Determining Basis for Gambling Losses




With the proliferation of legal types of gambling (lotteries, casinos, horse and dog racing, jai alai, bingo, etc.), many more taxpayers are in the (enviable) position of having to report winnings on their tax returns. While many taxpayers may generally know that they can deduct their losses up to their winnings, recreational gamblers (i.e., those not in the trade or business of gambling) may be unclear about how this needs to be done.

Winnings and losses are reported differently. Under the Internal Revenue Code, all income from wagering (legal or illegal) is includible in gross income, whether or not the taxpayer receives form W-2G, Certain Gambling Winnings. Taxpayers are required to report “gross” winnings (i.e., unreduced by losses, and not including the amount bet) as “other income” on page one of form 1040.

Losses are tracked separately. They should be deducted as “other miscellaneous deductions” on form 1040, schedule A, Itemized Deductions, and are not subject to the 2%-of-adjusted-gross-income limit. In addition, the amount of losses deductible is capped by the total amount won. Thus, if a taxpayer takes the standard deduction (i.e., does not itemize), he or she cannot deduct any losses. Also, a taxpayer can never have an overall gambling loss for tax purposes, but can only lower the amount of winnings.

Because of the different ways winnings and losses are treated, just because a taxpayer incurred a net loss for the year does not relieve him or her of the obligation to report gross winnings.

In addition, many (if not most) taxpayers who gamble view—and keep track of—their wagers on the basis of a final tally (be it at the “end of a day at the track” or “for the year”). The IRS’s position is that each individual bet is a gambling transaction. Winnings should be reported for each successful bet; they cannot be netted.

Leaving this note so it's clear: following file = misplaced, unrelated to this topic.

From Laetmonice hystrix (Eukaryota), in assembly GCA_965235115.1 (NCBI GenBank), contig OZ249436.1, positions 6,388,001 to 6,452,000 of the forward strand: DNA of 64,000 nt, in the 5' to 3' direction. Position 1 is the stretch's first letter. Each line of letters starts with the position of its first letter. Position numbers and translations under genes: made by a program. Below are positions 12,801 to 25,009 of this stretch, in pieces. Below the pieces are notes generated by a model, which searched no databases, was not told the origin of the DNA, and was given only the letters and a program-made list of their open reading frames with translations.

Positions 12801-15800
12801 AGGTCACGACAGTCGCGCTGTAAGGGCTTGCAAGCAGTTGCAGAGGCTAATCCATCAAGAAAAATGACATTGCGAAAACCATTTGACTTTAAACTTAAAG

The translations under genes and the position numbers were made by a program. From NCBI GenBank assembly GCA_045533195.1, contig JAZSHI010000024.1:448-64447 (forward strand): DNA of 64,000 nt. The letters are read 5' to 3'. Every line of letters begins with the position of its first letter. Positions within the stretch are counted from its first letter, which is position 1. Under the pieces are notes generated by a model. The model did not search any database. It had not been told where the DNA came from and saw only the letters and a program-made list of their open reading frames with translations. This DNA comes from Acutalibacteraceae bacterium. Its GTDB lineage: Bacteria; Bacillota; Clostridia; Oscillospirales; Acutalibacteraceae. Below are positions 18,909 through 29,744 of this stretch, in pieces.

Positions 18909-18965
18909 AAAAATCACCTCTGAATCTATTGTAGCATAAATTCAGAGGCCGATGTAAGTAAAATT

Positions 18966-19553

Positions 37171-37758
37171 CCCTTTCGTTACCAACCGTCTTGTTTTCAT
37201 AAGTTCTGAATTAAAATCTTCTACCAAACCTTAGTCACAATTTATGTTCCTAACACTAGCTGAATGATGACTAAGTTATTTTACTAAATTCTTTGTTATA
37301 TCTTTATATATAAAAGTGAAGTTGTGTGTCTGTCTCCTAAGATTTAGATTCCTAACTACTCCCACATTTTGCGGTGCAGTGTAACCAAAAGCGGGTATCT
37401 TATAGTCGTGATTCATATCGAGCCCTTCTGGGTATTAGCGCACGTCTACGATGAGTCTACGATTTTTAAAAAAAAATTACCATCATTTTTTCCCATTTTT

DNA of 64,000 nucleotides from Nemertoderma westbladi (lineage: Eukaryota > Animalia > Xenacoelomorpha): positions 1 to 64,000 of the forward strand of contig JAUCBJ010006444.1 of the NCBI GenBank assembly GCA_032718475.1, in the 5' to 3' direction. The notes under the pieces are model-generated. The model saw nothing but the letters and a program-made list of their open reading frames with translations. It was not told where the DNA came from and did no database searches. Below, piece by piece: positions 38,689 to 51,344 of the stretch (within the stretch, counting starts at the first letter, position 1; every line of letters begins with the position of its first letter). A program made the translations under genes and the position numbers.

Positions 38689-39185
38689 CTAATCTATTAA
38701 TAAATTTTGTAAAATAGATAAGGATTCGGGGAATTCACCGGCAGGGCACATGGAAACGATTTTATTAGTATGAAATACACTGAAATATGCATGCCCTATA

As might be expected, the biggest issue taxpayers face when reporting winnings and losses is documentation.

In general, taxpayers must keep the records needed to verify items reported on their returns. To substantiate wagering winnings and losses, a taxpayer must maintain an accurate diary or similar contemporaneous record, supplemented by verifiable documentation. According to IRS Revenue Procedure 77-29, the diary should contain all of the following:

Date and type of specific wager or activity.

Name of the gambling establishment.

Address of the gambling establishment.

Name(s) of any other person(s) who were present with the taxpayer at the establishment.

Amounts won.

Amounts lost.

Revenue Procedure 77-29 also states that, whenever possible, this information should be supported by other documentation, including (but not limited to) hotel bills, airline tickets, gasoline credit cards, canceled checks, credit records, bank deposits and bank withdrawals.

For a detailed discussion of issues in this area, see “Establishing Basis for Gambling Losses,” by Donald Morris, CPA, Ph.D., in the June 2007 issue of The Tax Adviser.

—Lesli S. Laffie, editor
The Tax Adviser


Keeping client information safe in an age of scams and security threats

A look at the Dirty Dozen tax scams and ways to protect taxpayer information.


How to create maps in Excel 2016

Microsoft Excel 2016 has two new mapping capabilities. J. Carlton Collins, CPA, demonstrates how to make masterful 2D and 3D maps in Excel 2016.


News quiz: IRS enforcement, a hot job, and audit value

The IRS’s 2016 Data Book, a “hot job” of particular interest at this time of year, and insight into how executive and audit committees view the insights from financial statement audits received attention recently. See how much you know with this short quiz.